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The Riksdag or Sveriges Riksdag is the Parliament of Sweden. However when it was founded in 1866 Sweden did not have a parliamentary system of government. The national parliaments of Estonia and Finland are also called Riksdag in Swedish.

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The Old Riksdag Main article: Riksdag of the Estates

The precursor to the Riksdag was the Riksdag of the Estates or Ståndsriksdagen. Of ancient origin in the Viking Things it became a permanent institution in the 15th century. The representation in the Riksdag of the Estates was based on the Four Estates, which historically reflected the lines of division in Swedish society: Nobility, Clergy, Burgesses and Peasants. Under the Instrument of Government of 1809 the Riksdag shared the powers of Government with the King.

The New Riksdag In 1866 all the Estates voted dissolve the Riksdag of the Estates and establish a new Riksdag. The new Riksdag was a political assembly with two chambers where the members were appointed in national elections. The revolution was that Citizens could participate and vote in the elections without regard to which Estate they had hitherto belonged, instead there were new requirements on income or wealth, i.e. census suffrage. Despite the fundamental change in the principles of representation the social composition of the Riksdag did not alter by much, and the system of Government had not changed. Under the Constitution of 1809 the Riksdag still divided the powers of Government with the King.

Parliament and Democracy From the second half of the 19th century, when the Riksdag was founded, until the early 20th century Swedish society underwent a number of fundamental changes that impacted on political system. Political demands, but also sheer economic progress, increased the share of citizens eligible to vote and have a direct influence on the political system. This in turn also sponsored the emergence and growth of political parties. The Riksdag had also been able to assert itself against the Royal authority and a de facto parliamentary system had begun to emerge.

The last time the King attempted to exercise political authority was in February, 1914 when King Gustav V delivered a speech to 30,000 Peasants, assembled on the yard of the Royal Castle in Stockholm[?], an action which precipitated the fall the incumbent liberal cabinet, headed by Prime Minister Karl Staff[?]. In the face of popular unrest and gains for Liberals and Socialists in general elections 1917 the King hesitantly accepted to appoint a new Cabinet in accordance with the principles of Parliamentarism. The new government's main task was to present bills on democratization. The voting franchise had been extended to all adult males in 1907 and women's suffrage gave them the same rights in 1921. By this Sweden had established a democratic and parliamentary system of Government.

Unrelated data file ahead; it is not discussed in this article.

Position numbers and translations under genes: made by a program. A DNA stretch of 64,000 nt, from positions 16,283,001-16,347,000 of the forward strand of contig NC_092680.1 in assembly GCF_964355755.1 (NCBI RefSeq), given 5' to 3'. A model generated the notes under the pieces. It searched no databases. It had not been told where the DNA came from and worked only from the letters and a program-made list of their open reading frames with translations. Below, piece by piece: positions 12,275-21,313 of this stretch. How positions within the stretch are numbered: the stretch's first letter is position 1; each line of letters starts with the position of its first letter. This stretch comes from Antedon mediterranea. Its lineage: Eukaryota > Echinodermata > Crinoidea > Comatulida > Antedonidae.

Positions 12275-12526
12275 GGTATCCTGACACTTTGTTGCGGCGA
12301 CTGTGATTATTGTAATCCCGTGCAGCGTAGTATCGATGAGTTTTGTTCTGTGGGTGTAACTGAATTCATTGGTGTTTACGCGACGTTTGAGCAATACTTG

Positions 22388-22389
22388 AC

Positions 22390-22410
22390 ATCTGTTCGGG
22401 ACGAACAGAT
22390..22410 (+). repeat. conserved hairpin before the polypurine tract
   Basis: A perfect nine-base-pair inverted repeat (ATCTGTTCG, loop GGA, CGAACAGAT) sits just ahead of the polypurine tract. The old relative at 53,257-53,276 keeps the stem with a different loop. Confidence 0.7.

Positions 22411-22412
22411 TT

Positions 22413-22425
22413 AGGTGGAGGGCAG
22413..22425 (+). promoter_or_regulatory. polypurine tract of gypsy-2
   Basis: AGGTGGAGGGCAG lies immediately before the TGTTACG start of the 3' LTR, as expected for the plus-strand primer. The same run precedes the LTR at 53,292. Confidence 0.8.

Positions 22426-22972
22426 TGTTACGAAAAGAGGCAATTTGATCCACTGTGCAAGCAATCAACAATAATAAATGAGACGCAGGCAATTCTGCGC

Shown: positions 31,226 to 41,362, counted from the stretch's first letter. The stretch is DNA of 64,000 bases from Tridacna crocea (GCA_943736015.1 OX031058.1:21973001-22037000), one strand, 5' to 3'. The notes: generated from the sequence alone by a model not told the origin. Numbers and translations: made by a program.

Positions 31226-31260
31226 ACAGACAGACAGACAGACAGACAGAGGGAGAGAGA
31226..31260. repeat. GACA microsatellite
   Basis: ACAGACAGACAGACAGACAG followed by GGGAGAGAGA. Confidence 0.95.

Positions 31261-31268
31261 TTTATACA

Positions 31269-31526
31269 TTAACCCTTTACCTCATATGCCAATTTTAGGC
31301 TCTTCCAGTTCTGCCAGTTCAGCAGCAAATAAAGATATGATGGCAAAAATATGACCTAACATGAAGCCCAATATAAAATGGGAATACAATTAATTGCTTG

Constitutional Reform Main article: Constitution of Sweden

In the 1960s debates intensified over constitutional reform in Sweden. The fundamental question was over the system of government. Even though a de facto parliamentary system was firmly established, somewhat similar to the situation in the United Kingdom, there were demands for a more democratic constitution. One of the main issues was whether the Monarchy would survive a constitutional reform and this blocked the issue for a long time.

In 1970 a reform of the Riksdag had been agreed upon. Though not technically part of the constitution it showed that the parties in the Riksdag were able to agree upon fundamental changes of the political system. The reform transformed the Riksdag from a two-chamber assembly it into a unicameral assembly with 350 seats. Unfortunately the first general election to the unicameral Riksdag only gave the Government support from 175 members, while the opposition could mobilize an equal force of 175 members. In several cases this meant that the final outcome of a tied vote, was decided by chance. In 1974 the number of seats were reduced to 349.

Present Main article: Parliament of Sweden

In 1974 a new Instrument of Government was established as the vital part of the Constitution, and for the system of Government. The Monarchy had remained but the King had lost all political influence and was reduced to a mere Symbolic Chief of State. Several of the traditional Chief of State functions had instead been transferred to the Speaker of Parliament, who almost could be regarded as some form of equivalent to or non-titular republican president.

See also: Government of Sweden, Politics of Sweden

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